FAQ: Salary Continuance
Employer-funded disability plans and NHRS contributions
Last updated: October 2014
Compensation received by members through employer-funded salary continuance plans is considered earnable compensation to the extent attributable to employer funding, and is subject to the regular required member and employer contributions. See RSA 100-A:4,III-a, and RSA 100-A:16.
Group I (Employee and Teacher) and Group II (Police and Fire) members who are compensated by an employer-funded salary continuance plan (also referred to as a short-term or long-term disability plan), shall continue to accrue creditable service until the member returns to work, dies, retires, is no longer compensated by such salary continuance plan, or is no longer employed by the employer. Service credit is accrued when both the member and employer contributions have been posted to the member’s NHRS record.
Here are answers to some frequently asked questions that employers and members may have concerning salary continuance.
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What is an employer-funded salary continuance plan?
A salary continuance plan is a short-term or long-term disability plan. The plan is considered to be “employer-funded” when the cost of the disability plan premium is funded either wholly or partially by the employer. (If the salary continuance plan premium is funded wholly by the member, contributions are neither required nor permitted.)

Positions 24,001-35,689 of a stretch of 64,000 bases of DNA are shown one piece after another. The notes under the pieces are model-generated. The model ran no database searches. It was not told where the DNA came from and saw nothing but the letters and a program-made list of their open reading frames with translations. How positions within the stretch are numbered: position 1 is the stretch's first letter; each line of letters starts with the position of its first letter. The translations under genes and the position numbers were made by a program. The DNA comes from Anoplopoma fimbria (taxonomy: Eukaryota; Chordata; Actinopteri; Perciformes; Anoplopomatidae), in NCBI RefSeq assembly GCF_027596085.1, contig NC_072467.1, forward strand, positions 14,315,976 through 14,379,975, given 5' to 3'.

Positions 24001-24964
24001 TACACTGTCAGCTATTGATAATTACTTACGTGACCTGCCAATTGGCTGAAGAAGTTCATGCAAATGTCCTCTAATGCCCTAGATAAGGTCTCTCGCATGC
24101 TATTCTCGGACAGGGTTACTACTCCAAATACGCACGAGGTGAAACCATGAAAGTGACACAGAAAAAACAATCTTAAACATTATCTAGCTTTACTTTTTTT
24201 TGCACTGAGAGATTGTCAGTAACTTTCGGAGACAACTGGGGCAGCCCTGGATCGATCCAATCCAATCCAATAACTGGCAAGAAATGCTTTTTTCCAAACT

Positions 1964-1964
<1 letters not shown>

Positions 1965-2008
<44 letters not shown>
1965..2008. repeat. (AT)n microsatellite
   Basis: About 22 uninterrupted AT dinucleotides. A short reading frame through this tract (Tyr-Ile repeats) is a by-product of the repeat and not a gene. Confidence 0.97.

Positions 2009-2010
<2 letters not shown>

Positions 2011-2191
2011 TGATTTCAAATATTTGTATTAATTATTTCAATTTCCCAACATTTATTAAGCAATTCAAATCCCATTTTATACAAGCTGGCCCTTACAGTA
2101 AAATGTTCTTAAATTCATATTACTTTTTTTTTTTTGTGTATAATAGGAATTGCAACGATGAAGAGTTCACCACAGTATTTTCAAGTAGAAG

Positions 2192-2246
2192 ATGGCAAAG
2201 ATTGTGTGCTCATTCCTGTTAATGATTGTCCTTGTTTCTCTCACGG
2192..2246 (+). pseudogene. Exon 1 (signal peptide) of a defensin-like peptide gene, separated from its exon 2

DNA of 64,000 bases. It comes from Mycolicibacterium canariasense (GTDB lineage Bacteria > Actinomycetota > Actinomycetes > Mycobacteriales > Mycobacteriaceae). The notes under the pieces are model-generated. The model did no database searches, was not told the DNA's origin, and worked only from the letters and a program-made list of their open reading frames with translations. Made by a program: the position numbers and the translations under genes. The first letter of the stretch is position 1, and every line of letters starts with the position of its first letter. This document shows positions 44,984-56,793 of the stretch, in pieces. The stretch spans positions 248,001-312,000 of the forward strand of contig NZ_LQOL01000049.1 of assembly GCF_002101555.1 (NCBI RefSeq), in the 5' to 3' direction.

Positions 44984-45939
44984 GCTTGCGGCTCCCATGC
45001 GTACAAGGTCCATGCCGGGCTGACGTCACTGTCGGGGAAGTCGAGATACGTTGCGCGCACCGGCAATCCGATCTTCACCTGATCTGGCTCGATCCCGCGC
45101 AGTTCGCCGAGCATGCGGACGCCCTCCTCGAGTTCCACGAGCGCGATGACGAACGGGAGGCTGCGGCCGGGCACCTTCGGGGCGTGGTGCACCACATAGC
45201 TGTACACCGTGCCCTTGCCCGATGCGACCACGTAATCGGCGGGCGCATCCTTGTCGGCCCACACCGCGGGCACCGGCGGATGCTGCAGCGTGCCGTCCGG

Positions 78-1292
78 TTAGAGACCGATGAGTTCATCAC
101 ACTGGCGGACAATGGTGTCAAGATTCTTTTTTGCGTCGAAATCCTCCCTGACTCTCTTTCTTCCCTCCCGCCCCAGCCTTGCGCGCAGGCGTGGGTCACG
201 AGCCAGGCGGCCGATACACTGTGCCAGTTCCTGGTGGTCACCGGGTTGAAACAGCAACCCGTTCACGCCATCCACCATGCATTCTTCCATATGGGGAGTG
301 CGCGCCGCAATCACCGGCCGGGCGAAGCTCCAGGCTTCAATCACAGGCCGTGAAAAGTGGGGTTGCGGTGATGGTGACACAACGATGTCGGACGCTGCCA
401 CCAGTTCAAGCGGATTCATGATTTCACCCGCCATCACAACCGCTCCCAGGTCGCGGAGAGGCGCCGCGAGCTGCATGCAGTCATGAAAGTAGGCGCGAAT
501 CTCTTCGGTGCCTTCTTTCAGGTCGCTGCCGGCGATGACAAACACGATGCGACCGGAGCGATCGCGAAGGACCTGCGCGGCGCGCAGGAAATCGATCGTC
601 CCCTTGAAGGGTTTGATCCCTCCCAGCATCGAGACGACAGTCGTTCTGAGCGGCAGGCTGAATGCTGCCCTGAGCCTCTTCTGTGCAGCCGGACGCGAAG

Are salary continuance payments considered earnable compensation, and, therefore, subject to NHRS contributions?
Yes, but only to the extent attributable to the employer funding. For example, if the member’s monthly compensation through the disability plan is $1,000 per month, and the employer pays 60% of the premium cost, with the member sharing the other 40% of the cost, the member and employer contributions would be based on $600.00 (60% of the $1,000.00 per month).
How does the employer submit required contributions on the salary continuance amounts?
The employer must obtain the payment amounts from the disability plan provider and report them to NHRS. The employer submits salary continuance information on a monthly basis by completing the Salary Continuance Reporting Form (ES-01).
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How is the member portion of the contributions submitted to NHRS?
If the member contributions are not submitted with the employer contributions, NHRS bills the member directly for the required member contributions. Both the employer and member contributions must be remitted to NHRS for the member to continue to accrue creditable service and to maintain eligibility for certain NHRS benefits. If the member does not remit the required contributions, service credit will not be granted; the interest rate on the member’s accumulated contributions may be reduced; certain death benefits may not be payable to the member’s beneficiary; and the member may become ineligible for certain types of retirement benefits.
Are the contributions required even if the member is no longer on the employer’s payroll?
No. Eligibility to accrue creditable service ends when the member is no longer employed by the employer, therefore no contributions are required.
Once the member retires and begins receiving an NHRS pension, if the employer-funded plan continues, does the requirement to remit member and employer contributions cease?
Yes. Please note, under some employers’ disability plans, once a member begins to receive a pension, the member’s monthly disability plan payment may be reduced. For more information on the coverage under the employer’s disability plan and the impact of receiving a pension, a member should contact the employer.